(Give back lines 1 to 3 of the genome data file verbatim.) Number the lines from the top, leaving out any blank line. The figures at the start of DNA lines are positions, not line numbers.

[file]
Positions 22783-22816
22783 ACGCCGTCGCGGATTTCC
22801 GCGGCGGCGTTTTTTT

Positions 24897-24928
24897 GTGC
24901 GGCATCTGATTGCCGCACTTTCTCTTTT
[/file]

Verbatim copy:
Positions 22783-22816
22783 ACGCCGTCGCGGATTTCC
22801 GCGGCGGCGTTTTTTT